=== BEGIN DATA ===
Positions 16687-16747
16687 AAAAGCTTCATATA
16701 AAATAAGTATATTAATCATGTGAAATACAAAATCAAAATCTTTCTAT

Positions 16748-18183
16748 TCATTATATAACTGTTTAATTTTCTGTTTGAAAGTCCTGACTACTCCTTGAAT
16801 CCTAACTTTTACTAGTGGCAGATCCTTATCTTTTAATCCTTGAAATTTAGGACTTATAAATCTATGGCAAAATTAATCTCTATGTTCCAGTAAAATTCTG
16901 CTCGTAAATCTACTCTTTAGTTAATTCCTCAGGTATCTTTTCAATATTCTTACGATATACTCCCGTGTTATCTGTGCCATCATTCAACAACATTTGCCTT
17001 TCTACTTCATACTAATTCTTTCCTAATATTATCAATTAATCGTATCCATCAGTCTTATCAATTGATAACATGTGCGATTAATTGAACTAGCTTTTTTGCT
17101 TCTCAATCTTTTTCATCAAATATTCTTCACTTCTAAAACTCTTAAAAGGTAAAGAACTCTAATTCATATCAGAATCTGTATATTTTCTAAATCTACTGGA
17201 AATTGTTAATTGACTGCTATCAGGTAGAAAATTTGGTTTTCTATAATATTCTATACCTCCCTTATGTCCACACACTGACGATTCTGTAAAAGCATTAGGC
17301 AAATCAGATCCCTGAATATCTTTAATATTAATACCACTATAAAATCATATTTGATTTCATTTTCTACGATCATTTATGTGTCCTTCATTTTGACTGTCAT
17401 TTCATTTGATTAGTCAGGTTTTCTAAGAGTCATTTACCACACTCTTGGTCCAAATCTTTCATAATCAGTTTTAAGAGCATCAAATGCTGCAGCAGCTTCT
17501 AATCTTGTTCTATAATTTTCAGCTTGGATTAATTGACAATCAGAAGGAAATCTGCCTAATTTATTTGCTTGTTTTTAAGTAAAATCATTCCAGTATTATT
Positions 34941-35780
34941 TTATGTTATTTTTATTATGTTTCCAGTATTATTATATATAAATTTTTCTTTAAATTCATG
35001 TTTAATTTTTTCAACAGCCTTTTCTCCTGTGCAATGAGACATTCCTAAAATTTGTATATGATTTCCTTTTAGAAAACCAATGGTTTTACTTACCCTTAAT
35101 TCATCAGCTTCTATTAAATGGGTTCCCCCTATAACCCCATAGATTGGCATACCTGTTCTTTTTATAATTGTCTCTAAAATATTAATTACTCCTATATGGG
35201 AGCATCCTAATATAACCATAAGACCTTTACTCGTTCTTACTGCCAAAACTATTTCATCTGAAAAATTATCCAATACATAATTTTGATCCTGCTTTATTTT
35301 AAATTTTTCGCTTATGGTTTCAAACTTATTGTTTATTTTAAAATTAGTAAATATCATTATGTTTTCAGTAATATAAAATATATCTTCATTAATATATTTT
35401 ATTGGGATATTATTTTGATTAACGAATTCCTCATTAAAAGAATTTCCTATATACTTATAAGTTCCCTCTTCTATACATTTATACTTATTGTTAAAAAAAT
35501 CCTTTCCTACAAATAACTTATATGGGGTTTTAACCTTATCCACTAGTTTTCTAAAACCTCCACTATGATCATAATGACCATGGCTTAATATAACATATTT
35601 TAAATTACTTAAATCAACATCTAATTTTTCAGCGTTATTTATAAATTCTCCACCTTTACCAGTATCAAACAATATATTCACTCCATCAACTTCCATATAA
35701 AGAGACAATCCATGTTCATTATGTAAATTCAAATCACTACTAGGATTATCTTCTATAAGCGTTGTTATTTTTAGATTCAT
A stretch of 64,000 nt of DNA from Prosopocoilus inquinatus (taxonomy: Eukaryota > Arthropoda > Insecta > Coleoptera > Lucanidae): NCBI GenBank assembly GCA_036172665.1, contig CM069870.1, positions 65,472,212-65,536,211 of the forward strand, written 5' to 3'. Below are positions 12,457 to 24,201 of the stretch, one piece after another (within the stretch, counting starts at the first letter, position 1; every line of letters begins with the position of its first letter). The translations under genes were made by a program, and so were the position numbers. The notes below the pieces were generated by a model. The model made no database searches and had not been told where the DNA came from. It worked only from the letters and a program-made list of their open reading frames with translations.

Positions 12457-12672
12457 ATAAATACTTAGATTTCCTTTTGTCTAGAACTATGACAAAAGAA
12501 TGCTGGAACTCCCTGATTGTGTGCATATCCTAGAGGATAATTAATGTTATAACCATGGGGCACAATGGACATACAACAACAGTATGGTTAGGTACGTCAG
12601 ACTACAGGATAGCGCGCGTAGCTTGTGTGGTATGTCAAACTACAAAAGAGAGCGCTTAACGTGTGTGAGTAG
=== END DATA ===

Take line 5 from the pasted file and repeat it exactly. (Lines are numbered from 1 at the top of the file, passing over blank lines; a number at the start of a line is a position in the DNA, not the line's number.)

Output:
16748 TCATTATATAACTGTTTAATTTTCTGTTTGAAAGTCCTGACTACTCCTTGAAT